William whirled about. A man of indeterminate years clad in a bluish gray cloak stood in the clearing. A bird perched on his shoulder, blinking dry, black eyes. Another three-spotted falcon. There was no mistaking the unusual pattern on the bird’s wing.
“I am my father’s son,” the King replied. “If that is what you mean.”
William observed the gold chain about the Shaman’s neck. Some sort of stone dangled from it, but William only caught a glimmer of the clearest blue before it buried itself in the folds of his cowl. Without warning, the bird spread its wings and flew high, higher.
William couldn’t resist watching its perfect, effortless flight. When he faced the Shautu, he felt red-faced and weak. His father had been caught in this trap.
The Shautu, as if reading his thoughts, dismissed them. “You called me here,” he said, “Now, tell me why.”
“For peace,” said the King, equally blunt. “Although it tears at my gut, I seek more than a laying down of arms. I’m prepared to offer a treaty, and if you accept, know that I will honor my terms. But before we begin, I must know: how fares my father’s soul?”
“As well as any knocking at the Void. He suffers. He burns,” replied the Shautu. “He is strong, but his spirit slackens. Ondred’s perception was not amiss.”
“How did you know about —“
“It’s not important,” interrupted the Shautu. “But rest easy, you don’t have a spy in your midst. As for your father, he longs to fully enter the Deep.”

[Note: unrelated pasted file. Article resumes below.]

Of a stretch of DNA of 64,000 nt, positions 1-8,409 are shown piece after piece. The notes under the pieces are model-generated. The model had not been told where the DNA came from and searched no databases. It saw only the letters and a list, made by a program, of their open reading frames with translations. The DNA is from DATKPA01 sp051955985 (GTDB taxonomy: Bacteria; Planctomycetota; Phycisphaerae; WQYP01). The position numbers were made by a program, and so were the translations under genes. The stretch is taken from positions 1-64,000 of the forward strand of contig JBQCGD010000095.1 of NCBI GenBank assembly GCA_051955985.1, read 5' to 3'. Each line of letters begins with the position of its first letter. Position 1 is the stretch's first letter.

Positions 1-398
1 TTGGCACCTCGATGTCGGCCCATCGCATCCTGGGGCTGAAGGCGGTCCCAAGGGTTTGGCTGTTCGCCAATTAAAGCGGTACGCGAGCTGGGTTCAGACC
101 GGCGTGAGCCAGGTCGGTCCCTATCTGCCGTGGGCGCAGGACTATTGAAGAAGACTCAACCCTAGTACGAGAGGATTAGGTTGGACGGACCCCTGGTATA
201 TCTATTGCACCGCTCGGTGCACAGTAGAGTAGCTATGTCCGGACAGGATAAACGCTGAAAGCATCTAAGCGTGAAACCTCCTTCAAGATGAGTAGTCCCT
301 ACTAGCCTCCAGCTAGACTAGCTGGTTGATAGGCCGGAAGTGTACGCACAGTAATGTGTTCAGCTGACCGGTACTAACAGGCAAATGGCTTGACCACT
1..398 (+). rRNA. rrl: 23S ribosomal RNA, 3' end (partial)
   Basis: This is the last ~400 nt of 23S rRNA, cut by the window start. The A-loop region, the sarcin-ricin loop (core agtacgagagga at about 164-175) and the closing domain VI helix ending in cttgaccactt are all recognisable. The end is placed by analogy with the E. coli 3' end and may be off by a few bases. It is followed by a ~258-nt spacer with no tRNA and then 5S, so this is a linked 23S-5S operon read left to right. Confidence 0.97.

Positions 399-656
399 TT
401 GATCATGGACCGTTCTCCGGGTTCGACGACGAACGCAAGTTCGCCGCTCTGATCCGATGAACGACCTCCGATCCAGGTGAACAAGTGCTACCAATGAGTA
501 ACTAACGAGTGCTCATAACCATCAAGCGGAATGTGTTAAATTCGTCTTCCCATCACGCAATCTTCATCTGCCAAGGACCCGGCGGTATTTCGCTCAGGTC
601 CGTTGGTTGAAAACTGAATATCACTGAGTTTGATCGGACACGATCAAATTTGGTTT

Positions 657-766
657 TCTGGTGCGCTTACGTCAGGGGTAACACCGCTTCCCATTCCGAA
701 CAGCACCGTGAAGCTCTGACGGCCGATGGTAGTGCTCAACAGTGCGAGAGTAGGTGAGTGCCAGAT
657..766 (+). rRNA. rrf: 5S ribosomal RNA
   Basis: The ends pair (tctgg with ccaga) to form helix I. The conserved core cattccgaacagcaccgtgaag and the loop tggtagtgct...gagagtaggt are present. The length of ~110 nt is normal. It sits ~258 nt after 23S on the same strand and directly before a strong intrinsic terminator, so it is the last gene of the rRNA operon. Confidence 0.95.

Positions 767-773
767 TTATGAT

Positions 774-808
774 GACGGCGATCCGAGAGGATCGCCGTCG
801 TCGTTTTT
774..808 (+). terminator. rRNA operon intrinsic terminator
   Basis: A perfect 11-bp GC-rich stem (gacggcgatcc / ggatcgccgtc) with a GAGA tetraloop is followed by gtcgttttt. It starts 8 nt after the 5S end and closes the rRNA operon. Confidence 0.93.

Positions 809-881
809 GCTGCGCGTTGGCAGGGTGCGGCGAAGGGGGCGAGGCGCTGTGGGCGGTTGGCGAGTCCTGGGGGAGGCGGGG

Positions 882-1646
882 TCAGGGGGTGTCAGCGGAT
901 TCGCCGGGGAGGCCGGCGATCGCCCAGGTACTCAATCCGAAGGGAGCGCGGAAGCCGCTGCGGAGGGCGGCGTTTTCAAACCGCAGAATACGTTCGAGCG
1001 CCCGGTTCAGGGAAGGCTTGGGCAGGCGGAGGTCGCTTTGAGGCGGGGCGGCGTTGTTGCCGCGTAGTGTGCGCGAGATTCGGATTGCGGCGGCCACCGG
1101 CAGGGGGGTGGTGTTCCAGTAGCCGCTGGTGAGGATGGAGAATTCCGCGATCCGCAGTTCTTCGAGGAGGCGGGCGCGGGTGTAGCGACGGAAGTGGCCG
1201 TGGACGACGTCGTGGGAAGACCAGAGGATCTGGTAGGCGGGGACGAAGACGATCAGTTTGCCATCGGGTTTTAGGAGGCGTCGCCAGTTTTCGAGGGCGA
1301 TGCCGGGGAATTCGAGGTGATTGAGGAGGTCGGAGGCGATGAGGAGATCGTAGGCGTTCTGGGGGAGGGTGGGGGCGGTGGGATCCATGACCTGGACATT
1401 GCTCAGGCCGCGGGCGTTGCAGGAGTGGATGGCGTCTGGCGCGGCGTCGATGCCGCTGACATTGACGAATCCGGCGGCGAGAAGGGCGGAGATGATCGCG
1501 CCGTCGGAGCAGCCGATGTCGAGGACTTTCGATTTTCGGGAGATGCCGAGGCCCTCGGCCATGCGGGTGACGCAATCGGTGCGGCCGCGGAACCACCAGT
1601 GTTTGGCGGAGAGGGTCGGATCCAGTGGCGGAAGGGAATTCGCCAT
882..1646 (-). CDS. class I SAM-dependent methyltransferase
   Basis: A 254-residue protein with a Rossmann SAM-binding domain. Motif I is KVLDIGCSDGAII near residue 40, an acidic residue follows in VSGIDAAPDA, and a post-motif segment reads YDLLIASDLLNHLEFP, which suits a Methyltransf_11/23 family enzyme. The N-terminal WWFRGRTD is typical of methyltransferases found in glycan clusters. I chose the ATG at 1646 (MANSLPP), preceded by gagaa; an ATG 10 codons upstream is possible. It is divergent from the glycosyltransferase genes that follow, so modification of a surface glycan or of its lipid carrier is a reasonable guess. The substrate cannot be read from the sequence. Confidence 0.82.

“Will a truce, nay, a solemn vow never to enter the Eld Forest again and to defend her against any who would so so, lift the anathema?”
“It would be a start. Once the truce is in effect, I’ll call the Brethren of the Blue Stone and begin the rite to lift the curse completely.”
“Let us begin now. Providing, of course, you’ve accepted my terms,” added William.
“I accept. Now, you must kneel.”
The Warrior King gave the Seer a shrewd look. “Even for one so spiritual, there must be pleasure in humbling a King.”
“It’s not to me you kneel, but to the Elyon. I’m merely his vassal. I desire no man’s tribute, but if it’s humbling you chafe at, then . . .” Abruptly, the Keeper of the Blue Stone fell to his knees. “As you are the High King of Casoria, chosen city of the Elyon, I render you the respect and honor due your crown, and as much allegiance as I can give any many. Know also it is my heart’s desire that our purposes never cross again.”
William stared down at the man kneeling before him, noting the sloping shoulders, the thinness of his neck. No, he was not a warrior, not as William knew them, but the King doubted if he could kill him all the same. Saar’s bones, he thought, he probably couldn’t even break the chain he wore. What a strange, slight man this was!
“Accepted. You may rise,” said William and the Shaman rose. There was an awkwardness as they faced one another but relief as well. Pride to the Warrior King was no longer a heavy thing. “There is a sect in my city that swears total allegiance to the Elyon, same as you, but consider it blasphemy to pray or speak to him.” William confided, nearly smiling. “They call themselves the Shivelites. When I wasn’t engaged in the field or at my war table, I thought of them and thought them a puzzle. What do you think?”
“I think there are many lost souls.”
A shadow crossed the King’s face.
“My father will soon be one.” He dropped to his knees. “Let the cleansing begin.